Purpose of review
Primary hyperparathyroidism is the third most common endocrine disorder and the second most common cause of hypercalcemia. Because of the changing patterns of presentation, currently, a vast majority of patients with this disease are asymptomatic, and the role of parathyroidectomy has been called into question. However, emergence of minimally invasive parathyroidectomy and concern about nonclassical manifestations of the disease has rekindled interest in a more liberal approach to surgery. Therefore, it is appropriate to review the state of the management of primary hyperparathyroidism.
Modern day primary hyperparathyroidism is largely asymptomatic, rarely presents with classic bone disease or recurrent stones, and in the absence of treatment the disease course remains stable over extended periods. However, there is growing concern about nonclassical manifestations of the disease such as cardiovascular disease, hypertension, dyslipidemia, and diabetes, resulting in excess mortality. It is argued that parathyroidectomy reduces this risk. Although surgery is the treatment of choice for patients with symptomatic disease, uncertainty exists about its benefits in mild asymptomatic disease. Availability of effective therapies that increase bone density has added a new dimension in the management of such patients.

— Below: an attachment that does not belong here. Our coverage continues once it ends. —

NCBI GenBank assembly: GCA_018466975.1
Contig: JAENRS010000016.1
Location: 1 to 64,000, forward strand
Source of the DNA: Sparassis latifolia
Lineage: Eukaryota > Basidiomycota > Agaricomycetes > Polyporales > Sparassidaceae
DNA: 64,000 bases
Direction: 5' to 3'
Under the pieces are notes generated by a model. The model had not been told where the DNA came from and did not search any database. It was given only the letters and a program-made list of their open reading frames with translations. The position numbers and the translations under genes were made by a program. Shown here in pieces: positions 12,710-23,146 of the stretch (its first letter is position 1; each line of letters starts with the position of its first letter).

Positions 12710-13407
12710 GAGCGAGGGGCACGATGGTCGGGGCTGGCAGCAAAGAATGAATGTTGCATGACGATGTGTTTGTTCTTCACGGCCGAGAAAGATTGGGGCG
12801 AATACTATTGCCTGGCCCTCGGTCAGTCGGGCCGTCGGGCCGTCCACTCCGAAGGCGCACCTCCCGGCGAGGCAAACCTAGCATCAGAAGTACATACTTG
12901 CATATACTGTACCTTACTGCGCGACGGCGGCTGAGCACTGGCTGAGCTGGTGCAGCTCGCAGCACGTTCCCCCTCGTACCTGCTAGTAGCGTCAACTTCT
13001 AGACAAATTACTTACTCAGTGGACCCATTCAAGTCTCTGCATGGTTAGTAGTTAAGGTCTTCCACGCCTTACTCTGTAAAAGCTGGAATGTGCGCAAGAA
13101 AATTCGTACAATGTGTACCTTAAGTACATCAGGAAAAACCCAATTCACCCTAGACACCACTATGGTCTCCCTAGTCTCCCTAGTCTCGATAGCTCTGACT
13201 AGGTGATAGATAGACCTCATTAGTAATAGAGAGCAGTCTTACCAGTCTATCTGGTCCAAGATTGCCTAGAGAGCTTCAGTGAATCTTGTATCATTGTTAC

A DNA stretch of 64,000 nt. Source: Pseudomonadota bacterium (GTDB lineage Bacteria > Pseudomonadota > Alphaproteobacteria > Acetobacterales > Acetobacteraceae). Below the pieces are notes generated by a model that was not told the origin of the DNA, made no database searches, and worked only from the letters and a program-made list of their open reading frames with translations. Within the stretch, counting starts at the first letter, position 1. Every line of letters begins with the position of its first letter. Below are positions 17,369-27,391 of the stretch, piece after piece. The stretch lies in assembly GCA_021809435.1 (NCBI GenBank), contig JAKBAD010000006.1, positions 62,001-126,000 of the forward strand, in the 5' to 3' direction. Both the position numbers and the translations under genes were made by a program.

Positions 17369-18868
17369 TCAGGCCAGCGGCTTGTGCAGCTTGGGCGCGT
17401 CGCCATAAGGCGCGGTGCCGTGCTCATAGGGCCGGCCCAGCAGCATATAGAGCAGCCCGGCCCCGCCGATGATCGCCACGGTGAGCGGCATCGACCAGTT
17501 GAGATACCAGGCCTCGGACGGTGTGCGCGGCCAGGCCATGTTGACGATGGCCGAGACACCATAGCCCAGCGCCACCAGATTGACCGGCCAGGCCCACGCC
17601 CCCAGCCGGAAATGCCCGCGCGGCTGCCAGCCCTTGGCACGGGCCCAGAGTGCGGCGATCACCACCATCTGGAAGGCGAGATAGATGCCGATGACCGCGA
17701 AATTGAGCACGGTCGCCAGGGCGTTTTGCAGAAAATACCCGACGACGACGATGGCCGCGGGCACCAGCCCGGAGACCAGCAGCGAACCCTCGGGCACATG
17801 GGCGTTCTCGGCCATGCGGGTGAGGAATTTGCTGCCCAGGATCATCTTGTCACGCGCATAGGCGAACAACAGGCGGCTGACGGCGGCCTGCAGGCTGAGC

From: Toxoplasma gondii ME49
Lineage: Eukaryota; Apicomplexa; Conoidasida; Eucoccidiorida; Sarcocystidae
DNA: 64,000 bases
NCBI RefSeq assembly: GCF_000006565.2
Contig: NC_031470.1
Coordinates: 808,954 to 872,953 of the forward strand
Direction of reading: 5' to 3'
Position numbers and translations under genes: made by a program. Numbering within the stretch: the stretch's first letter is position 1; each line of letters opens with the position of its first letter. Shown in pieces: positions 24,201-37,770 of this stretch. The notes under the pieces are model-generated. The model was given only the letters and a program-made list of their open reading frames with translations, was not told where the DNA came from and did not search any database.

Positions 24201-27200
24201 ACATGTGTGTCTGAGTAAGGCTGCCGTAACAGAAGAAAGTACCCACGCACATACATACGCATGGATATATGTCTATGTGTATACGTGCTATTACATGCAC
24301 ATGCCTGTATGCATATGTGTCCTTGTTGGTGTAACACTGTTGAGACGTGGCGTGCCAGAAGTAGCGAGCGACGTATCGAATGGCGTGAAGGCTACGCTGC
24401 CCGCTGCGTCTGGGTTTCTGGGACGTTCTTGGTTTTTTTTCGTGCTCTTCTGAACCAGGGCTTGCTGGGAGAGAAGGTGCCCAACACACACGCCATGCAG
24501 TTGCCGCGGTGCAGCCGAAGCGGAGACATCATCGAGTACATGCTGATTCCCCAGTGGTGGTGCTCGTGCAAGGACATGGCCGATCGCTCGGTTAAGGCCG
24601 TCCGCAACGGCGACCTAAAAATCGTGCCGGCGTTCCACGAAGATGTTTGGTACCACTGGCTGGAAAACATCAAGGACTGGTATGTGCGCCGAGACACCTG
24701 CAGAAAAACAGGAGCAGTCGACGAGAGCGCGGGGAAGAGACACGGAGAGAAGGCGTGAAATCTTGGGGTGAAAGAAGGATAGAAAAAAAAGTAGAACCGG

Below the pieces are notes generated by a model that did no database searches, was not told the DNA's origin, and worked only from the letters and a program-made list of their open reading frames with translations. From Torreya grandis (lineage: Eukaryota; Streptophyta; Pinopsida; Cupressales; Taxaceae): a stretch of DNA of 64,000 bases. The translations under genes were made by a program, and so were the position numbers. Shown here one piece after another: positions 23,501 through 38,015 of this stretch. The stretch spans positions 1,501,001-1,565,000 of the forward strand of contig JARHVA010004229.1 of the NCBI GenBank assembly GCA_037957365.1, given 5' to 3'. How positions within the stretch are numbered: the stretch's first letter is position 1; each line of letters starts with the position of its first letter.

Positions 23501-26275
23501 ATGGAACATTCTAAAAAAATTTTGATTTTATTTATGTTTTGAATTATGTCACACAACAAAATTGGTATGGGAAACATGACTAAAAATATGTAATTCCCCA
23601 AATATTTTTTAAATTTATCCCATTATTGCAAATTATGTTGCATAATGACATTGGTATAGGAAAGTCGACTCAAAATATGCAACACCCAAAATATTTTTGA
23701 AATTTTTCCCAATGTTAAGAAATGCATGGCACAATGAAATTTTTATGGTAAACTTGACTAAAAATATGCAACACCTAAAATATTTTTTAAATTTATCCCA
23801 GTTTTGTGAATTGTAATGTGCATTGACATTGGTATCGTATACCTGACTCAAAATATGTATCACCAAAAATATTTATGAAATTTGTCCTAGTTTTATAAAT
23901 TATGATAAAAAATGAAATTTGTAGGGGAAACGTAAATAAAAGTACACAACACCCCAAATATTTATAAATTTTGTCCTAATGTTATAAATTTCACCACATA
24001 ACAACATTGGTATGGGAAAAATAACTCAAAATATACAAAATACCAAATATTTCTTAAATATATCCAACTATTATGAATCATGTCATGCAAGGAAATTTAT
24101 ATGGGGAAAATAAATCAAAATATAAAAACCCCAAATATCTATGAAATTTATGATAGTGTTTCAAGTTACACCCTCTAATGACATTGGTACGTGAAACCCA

Changing incidence and patterns of presentation of primary hyperparathyroidism have created a dilemma for today's clinician to decide on the optimal management of patients with this disease. Advances in surgical techniques and the availability of drugs to increase bone density have added new dimensions to the management of this common endocrine disorder.